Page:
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Coral Springs Criminal Defense and Family Law Blog

Understanding Florida's deadbeat dad laws

No matter where you live, no one wants to be a deadbeat dad (or mom). Last October, the Department of Health and Human Services’ Office of Inspector General named a Florida resident as the most deadbeat dad in the United States for owing $4.2 million in unpaid child support

To circumvent many of the issues that come with unpaid child support, Florida has come up with so-called "deadbeat dad" laws. The goal of these laws is to make sure children have adequate support. Regardless of the visitation arrangement, some parents still need to pay child support to ensure kids have a good upbringing. It is paramount to understand the consequences of not paying child support because it could come back to bite you in the end. 

Domestic violence charges come against 4 Florida women

When many people think of domestic abuse, they often picture husbands hurting their wives. While this scenario is common, it is also possible for women to find themselves facing criminal accusations for domestic violence. Just like when a man is accused in this type of scenario, women facing criminal charges also need to find their best defense avenues.

It was recently reported that multiple women have been accused of domestic abuse in Florida. The incidents vary in the manner in which the alleged abuse occurred, and the women range in age from 21 to 47 years old. Among the alleged victims in these cases were two husbands, a fiance and a mother. The 21-year-old woman charged with domestic battery reportedly shoved cake into her mother's face and took her brother's cellphone so that he could not call authorities.

Mother in need of criminal defense after felony charge

In this age of internet challenges and viral videos, many individuals participate in activities that can prove dangerous or even illegal. Some people may think that their actions are harmless or that they are only making a joke. However, some of those actions could lead to serious charges and the need for a criminal defense.

It was recently reported that a Florida mother is currently facing a felony charge after an incident she claims was a joke. Apparently, the mother was at a doctor's office with her daughter, who is a minor, when she recorded a video of her daughter licking a tongue depressor and putting it back among the unused tongue depressors. The mother stated that she recorded the video and sent it to a few friends, but someone else posted the video online.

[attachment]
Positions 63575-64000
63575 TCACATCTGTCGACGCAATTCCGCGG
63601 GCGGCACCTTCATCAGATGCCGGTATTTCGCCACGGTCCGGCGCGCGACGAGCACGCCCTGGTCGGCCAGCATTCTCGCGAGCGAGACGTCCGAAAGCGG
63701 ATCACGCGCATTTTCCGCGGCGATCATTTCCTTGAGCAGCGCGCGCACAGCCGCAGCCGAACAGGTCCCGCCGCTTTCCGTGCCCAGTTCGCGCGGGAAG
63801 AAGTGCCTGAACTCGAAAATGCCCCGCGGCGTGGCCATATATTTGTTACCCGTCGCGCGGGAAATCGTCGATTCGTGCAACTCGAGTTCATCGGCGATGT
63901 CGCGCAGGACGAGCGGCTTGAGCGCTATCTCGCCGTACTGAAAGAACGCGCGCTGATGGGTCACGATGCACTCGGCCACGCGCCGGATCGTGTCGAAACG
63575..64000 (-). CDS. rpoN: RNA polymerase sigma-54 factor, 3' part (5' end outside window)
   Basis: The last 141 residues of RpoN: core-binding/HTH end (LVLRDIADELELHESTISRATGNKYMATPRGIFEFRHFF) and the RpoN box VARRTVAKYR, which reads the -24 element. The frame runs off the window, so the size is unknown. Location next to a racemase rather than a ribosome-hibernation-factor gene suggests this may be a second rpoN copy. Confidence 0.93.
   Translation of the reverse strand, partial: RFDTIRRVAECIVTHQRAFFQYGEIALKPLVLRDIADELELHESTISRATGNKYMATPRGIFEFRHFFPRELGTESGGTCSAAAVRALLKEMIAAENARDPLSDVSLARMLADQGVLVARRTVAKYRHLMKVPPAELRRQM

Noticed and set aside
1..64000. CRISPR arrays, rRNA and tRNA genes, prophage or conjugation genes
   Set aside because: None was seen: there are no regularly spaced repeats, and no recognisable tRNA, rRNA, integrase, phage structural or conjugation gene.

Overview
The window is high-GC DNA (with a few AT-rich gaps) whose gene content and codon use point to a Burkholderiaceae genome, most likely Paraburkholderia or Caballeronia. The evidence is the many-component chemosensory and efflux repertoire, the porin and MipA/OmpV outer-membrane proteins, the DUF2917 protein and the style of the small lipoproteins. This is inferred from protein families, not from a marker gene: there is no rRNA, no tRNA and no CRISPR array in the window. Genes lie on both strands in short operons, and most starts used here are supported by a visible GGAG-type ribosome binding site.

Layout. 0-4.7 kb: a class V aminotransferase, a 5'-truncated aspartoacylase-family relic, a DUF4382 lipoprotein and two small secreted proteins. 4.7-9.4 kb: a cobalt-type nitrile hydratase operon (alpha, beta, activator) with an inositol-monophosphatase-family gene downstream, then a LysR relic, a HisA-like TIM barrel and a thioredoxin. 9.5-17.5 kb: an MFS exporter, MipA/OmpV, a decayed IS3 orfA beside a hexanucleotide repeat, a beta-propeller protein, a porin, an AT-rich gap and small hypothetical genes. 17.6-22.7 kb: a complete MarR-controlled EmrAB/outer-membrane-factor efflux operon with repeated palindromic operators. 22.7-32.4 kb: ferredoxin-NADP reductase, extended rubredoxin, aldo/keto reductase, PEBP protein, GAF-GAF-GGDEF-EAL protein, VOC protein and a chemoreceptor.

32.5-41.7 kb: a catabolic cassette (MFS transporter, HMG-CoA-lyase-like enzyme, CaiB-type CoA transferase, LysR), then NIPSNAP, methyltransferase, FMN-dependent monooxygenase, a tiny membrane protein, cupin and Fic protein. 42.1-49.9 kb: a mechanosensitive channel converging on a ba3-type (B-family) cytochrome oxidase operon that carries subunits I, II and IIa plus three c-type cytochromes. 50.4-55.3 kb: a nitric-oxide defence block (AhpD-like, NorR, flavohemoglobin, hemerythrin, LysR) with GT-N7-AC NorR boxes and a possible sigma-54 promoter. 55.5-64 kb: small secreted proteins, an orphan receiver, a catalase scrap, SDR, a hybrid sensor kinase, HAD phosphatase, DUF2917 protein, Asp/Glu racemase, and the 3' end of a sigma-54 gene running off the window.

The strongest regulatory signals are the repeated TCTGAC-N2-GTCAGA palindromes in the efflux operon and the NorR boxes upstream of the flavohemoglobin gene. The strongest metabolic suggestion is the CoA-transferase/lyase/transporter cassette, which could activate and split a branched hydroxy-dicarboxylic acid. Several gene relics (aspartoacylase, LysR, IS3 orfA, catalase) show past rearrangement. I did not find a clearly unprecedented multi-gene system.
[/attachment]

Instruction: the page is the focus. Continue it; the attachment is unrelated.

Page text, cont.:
Decorating after divorce may depend on legal outcomes

For some Florida residents, ending a marriage can seem like the time to have a fresh start. They may contemplate how they will redecorate their current home if they stay, or they may wonder about their new living arrangements if they will move after the divorce. Whether a person stays or moves could depend on the outcomes of their cases and how property division proceedings turn out.

Whether staying or going, it is important to remember that the legal aspects of the divorce need handling first. Though an individual may find temporary living arrangements while the case is underway, he or she may want to refrain from taking any of the marital assets from the home until the case has come to a close. In some instances, a person may believe that a particular item belongs to him or her only for the court to rule otherwise.

Knowing immigration status a key element to certain serious crime

As an immigrant, the idea of facing a criminal charge can hold much more serious implications than for other people. In some cases, individuals charged with a serious crime in Florida or other parts of the United States could find themselves at risk for deportation. Of course, just like anyone else in the country, these parties have the right to a criminal defense.

It was recently reported that a Supreme Court case resulted in a ruling that could affect these types of cases. The situation stemmed from one individual's arrest for possessing a firearm. Apparently, the man had come to the United States on a student visa but overstayed that visa. He was charged with possessing firearms as an alien unlawfully in the United States, and a key aspect to his case was whether he "knowingly" violated the law in regard to being aware that he no longer had a legal immigration status. His case resulted in a conviction after it was determined that the only proof needed was that the man knew he was holding a firearm.